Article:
Naples:life,death &
                Miracle contact: Jeff Matthews

entry May 2016  

Caro Mio Ben
—for Cara mia Laura
This is from the Digital collection of the
New York Public Library. It is presumed
to be of Giuseppe Giordani, who was
presumed to be the composer of the...
Just read the story.

I hope this bit of irrelevancy serves to distract you from the atonal worries of the world for a few moments. It did me. The Italian air, Caro Mio Ben, is very well-known and has been recorded by more opera singers than you can shake a baton at. Just YouTube the title. You'll see. Interesting, though —not a lot is known about it, except that the beginning sounds exactly like the “Deep in my heart/I do believe” part of We Shall Overcome. And we do know that the title does not translate as "Benny, I Really Like You."

We don't even know who wrote it. I asked around among local friends whom I knew to be opera freaks fans. They all knew it, but no one remembered the composer. It would be fine if the tune were just generally conceded to be anonymous —that happens sometimes
but Caro Mio Ben has traditionally been attributed to one Giuseppe Giordani (1751-1798), nicknamed “Giordanello”. That's what it says on almost all sheet music and what it will say if you look at film or video credits from even a few years ago. Giuseppe Giordani was born in Naples, studied with the great Domenico Cimarosa and became during his lifetime a widely respected composer throughout Italy. Besides Caro Mio Ben, he is remembered for his sacred drama La distruzione di Gerusalemme, which was a great success at the San Carlo theater in 1787. (Goethe was at opening night and said something incomprehensibl intellectual about it.) Giordani became maestro di cappella/musical director at the Cathedral of Fermo in 1791. (Fermo is in central Italy on the Adriatic. It is now in the Marche region of Italy, but in Giordani's time it was part of the Papal States.)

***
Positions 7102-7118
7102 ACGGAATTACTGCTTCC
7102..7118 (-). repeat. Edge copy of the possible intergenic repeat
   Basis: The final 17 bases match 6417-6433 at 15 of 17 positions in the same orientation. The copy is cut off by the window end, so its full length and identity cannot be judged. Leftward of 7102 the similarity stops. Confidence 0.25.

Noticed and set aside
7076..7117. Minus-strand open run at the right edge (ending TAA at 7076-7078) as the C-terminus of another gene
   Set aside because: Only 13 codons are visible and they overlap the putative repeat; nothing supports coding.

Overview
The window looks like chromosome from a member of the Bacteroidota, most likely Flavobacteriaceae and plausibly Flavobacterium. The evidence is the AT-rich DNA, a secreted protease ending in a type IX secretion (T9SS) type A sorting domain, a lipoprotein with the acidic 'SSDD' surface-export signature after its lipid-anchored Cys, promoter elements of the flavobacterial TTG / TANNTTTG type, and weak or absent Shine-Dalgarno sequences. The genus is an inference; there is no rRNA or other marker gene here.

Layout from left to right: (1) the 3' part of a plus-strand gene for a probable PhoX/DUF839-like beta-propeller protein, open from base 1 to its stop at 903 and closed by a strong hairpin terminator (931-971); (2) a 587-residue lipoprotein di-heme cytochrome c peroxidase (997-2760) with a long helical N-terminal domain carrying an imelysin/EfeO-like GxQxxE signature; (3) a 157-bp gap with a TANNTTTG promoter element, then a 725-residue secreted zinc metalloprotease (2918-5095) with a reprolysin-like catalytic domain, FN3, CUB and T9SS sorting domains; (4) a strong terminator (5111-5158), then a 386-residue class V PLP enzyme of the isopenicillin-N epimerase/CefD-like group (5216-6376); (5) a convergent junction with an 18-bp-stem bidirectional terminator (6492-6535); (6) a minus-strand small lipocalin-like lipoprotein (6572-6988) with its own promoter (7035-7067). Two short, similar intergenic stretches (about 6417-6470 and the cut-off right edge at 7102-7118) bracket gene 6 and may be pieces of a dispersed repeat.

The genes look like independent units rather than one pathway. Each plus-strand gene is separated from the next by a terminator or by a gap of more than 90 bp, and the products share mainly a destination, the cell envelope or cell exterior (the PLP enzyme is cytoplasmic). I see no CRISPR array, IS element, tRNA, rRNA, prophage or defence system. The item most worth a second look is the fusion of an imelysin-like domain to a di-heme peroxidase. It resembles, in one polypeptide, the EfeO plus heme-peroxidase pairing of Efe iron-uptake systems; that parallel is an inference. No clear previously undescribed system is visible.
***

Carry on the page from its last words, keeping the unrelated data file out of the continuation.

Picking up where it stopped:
The attribution seemed solid enough for a couple of centuries. Recent scholarship, however, has claimed that the real composer is Giordani's older brother, Tommaso Giordani (c.1730-c.1805). He, too, was trained in Naples, but unlike brother Giuseppe, he spent most of his professional life abroad, eventually winding up in Ireland, where he had a long and active career. His works range from opera, comic opera and incidental music for theater to sonatas, concertos, and chamber music.

So, you have two choices? No, it gets worse. The “G.B. Pergolesi” music conservatory in the town of Fermo has, naturally, a biography of Giuseppe Giordani on its website. The biography has this: “There was another Giuseppe Giordani in the first half of the 1700s and he—not our “Giordanello”—was the composer of Caro Mio Ben.” The conservatory claims to be able to document that claim and invites visitors to come and see for themselves. At least as strange is the portrait of Giuseppe Giordani that they use in their biography [and I use at the top of this page]—yes, it is Giuseppe Giordani, but it may be the wrong, wait...he would be the right one if he is, in fact, the real composer of "Benny, I Really like you" but then apparently not the Giordani who wrote that thing about Jerusalem getting destroyed.

You can finesse the whole thing by doing what some sneaky attributions do —just write “anonymous” or even better, “by Giordani, pick one.” Does anyone ever get confused and call him (or them) “Giordano.” All the time. Oh, the parents were really helpful in all this. Giuseppe's second name was Tommaso, the same as his older brother's first name. I have not made any of this up.

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